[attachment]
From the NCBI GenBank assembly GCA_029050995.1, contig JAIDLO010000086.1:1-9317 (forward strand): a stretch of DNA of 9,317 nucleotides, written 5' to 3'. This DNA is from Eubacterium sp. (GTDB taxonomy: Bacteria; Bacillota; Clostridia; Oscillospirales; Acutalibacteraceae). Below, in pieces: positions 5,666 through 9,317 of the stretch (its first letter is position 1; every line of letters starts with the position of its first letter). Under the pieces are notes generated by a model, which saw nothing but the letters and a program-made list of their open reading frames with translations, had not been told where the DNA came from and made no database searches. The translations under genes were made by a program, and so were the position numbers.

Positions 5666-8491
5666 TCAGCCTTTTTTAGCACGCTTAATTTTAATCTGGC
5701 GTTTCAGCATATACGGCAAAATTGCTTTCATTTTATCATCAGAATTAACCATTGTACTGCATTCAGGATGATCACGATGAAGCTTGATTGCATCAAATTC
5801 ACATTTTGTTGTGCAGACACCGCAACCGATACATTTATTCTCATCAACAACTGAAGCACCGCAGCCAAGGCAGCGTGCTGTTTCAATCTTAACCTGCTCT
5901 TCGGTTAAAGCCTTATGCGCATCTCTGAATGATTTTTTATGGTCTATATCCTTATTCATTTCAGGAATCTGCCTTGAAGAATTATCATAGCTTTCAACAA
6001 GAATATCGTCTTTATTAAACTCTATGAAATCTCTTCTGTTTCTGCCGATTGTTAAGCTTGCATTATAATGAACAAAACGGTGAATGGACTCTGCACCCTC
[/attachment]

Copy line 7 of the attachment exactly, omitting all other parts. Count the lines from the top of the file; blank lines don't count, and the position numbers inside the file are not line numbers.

6001 GAATATCGTCTTTATTAAACTCTATGAAATCTCTTCTGTTTCTGCCGATTGTTAAGCTTGCATTATAATGAACAAAACGGTGAATGGACTCTGCACCCTC